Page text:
Lives of the fellows

Michael Francis Oliver

b.3 July 1925 d.7 June 2015
CBE(1985) MB ChB Edin(1947) MRCP Edin(1951) MD(1957) FRCP Edin(1957) MRCP(1963) FFCM(1974) FRCP(1969) Hon FACC(1973) Hon MD Karolinska(1980) Hon MD Bologna(1985) FESC(1986) FRSE(1987) Hon FRCPI(1988) Hon FRACP(1988) FFPH

Michael Francis Oliver was the Duke of Edinburgh professor of cardiology at the University of Edinburgh and a leading cardiovascular researcher. He was born in Borth, a small village near Aberystwyth, the son of Wilfrid Francis Lenn Oliver, a retired captain and landowner, and Cecilia Beatrice Oliver née Daniel, the daughter of a colonel in the Royal Scots. He was educated at St Peter’s, Seaford and then Marlborough College. After the death of his father when he was 15, his mother married again and Oliver’s stepfather, Hugh Leishman, a local general practitioner, encouraged him to study medicine. He went to the University of Edinburgh and qualified in 1947.

He held house posts at the Royal Infirmary, Edinburgh, where he was inspired by Rae Gilchrist [Munk’s Roll, Vol.X, p.164] and decided to specialise in cardiology. From 1948 to 1950 he was in general practice in Leith and then returned to the Royal Infirmary, where he was a research fellow and senior research fellow. From 1961, he became a consultant physician in the department of cardiology, and in 1974 he was appointed to a personal chair. In 1978, he was made the Duke of Edinburgh professor of cardiology.

In 1964, with the cardiologist Desmond Julian, he established Europe’s first intensive coronary care unit at the Royal Infirmary, and went on to found the university’s academic department of cardiovascular medicine.

From the early 1950s he began to study cholesterol and lipoproteins and their role in endocrine and heart diseases. In 1954, he showed that patients with coronary heart disease had higher concentrations of cholesterol than an age-matched control group. He went on to lead some of the earliest controlled trials of cholesterol-lowering drugs, including a 1963 study of clofibrate. While he found that healthy middle-aged men who took the drug were less likely to develop non-fatal cardiac problems, the overall rate of fatal incidents did not improve and those on clofibrate were shown to have a slightly higher risk of dying from non-cardiovascular causes. He concluded that pharmaceutical efforts to reduce cholesterol might lead to adverse biological changes.

His view changed following the development of statins. In 1994, a major study of the statin simvastatin showed health benefits in patients who already had heart disease. Oliver co-authored an editorial urging the use of the drugs to lower patients’ cholesterol, but he remained sceptical about the benefits of lowering cholesterol in people with moderate cholesterol concentrations. Later he cautioned against the over medicalisation of elderly patients; when he was 82 he wrote an opinion piece in the British Medical Journal warning of over diagnosis and treatment (‘Let’s not turn elderly people into patients’ BMJ 2009 338 873).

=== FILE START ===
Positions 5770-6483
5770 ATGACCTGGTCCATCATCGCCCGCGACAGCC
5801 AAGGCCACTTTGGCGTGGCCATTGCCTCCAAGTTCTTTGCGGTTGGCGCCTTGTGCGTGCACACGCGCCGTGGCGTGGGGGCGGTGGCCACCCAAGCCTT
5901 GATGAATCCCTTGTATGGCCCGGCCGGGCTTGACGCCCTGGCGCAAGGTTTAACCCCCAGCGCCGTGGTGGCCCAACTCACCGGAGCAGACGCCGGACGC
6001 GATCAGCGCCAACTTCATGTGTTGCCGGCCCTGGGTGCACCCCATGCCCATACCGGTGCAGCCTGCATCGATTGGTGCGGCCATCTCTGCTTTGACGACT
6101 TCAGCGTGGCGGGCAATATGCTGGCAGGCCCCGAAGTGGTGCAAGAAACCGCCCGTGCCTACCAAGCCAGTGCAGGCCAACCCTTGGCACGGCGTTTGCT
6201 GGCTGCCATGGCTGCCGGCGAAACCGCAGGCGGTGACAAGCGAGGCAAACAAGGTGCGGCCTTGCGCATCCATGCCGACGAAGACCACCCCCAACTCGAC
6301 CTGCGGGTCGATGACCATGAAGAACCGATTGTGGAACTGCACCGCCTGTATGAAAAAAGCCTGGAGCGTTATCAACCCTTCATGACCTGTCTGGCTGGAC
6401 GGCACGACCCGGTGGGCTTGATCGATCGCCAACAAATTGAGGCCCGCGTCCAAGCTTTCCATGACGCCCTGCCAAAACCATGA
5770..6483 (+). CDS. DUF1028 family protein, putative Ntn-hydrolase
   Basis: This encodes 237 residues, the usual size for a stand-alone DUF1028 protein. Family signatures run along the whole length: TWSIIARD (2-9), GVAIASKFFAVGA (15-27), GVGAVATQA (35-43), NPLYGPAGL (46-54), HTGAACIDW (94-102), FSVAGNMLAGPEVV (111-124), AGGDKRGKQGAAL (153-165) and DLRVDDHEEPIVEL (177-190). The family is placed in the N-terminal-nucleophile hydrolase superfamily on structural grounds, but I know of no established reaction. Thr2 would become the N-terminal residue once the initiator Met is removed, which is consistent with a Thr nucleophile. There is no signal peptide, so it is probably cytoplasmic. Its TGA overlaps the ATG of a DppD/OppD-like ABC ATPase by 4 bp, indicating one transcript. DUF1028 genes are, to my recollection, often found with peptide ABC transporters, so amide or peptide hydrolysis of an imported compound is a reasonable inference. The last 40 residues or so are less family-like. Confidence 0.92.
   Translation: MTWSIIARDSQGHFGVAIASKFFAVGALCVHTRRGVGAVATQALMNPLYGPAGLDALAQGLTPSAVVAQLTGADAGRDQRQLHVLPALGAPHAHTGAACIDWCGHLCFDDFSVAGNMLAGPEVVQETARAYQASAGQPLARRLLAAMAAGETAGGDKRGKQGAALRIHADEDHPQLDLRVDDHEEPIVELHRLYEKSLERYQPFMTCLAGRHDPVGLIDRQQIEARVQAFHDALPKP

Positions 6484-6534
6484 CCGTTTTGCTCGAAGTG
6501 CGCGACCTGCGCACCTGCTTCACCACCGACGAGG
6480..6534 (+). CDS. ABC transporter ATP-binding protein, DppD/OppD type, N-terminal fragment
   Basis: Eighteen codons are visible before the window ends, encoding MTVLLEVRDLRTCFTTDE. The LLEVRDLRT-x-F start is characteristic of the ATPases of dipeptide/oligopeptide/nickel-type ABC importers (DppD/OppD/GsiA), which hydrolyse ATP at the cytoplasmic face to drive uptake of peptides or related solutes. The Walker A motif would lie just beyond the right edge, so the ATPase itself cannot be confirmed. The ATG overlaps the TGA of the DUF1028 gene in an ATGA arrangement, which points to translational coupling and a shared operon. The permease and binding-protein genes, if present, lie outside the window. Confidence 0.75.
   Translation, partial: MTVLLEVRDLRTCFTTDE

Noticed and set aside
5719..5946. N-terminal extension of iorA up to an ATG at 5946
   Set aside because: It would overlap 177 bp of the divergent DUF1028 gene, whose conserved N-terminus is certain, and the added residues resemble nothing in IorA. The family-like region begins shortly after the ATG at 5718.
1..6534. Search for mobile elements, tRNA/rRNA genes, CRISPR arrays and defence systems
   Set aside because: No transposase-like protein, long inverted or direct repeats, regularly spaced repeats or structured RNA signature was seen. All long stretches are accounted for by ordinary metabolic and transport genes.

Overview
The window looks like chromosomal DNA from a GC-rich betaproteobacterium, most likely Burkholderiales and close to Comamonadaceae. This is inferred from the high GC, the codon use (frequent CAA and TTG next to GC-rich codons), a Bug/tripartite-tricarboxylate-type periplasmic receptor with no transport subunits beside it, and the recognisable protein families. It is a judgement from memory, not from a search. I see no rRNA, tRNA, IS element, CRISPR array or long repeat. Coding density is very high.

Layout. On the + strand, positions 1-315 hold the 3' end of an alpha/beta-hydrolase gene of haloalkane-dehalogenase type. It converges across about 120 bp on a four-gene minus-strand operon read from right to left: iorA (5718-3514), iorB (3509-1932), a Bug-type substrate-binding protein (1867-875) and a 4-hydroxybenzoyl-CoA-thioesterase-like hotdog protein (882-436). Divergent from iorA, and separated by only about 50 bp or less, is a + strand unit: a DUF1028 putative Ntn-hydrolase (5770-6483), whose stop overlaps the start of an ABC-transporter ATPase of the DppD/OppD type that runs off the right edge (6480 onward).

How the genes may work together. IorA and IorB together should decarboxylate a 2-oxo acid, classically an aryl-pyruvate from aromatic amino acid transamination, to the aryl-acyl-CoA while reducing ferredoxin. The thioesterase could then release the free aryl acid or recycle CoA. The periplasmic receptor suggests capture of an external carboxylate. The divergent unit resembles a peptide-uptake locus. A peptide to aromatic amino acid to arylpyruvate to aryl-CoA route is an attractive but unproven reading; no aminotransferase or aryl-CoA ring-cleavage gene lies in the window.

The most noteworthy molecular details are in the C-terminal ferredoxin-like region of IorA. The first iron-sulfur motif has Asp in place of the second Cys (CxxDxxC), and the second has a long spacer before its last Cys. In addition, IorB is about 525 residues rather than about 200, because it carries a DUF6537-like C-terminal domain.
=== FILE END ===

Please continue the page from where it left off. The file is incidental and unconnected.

After he retired from his Edinburgh post in 1989 he moved to London as director of the Wynn Institute for Metabolic Research at Imperial College London and an honorary professor at the National Heart and Lung Institute.

Oliver was president of the British Cardiac Society from 1980 to 1984 and of the Royal College of Physicians of Edinburgh from 1986 to 1989. In 1985 he was awarded a CBE.

Outside medicine he enjoyed skiing, shooting and sailing, English porcelain and antiques. In his retirement, he spent more time at his old farmhouse in Umbria, Italy, and became an expert on Italian Renaissance art.

In 1948 he married Margaret Yool Abbey, a doctor. They had three sons and a daughter. They later divorced and he married for a second time, to Helen Daniel. She predeceased him, as did his eldest son, John, who was killed in a car crash. Michael Oliver was survived by his children, Mark, Sarah and Paul, and by five grandchildren.

RCP editor

[The Guardian 8 July 2015 – accessed 8 August 2017; The Telegraph 9 July 2015 – accessed 8 August 2017; The Independent 18 July 2015 – accessed 8 August 2017; BMJ 2015 351 4470 – accessed 8 August 2017; The Lancet 2015 386(9989) 130 – accessed 8 August 2017; The Royal College of Physicians of Edinburgh – accessed 8 August 2017]

(Volume XII, page web)

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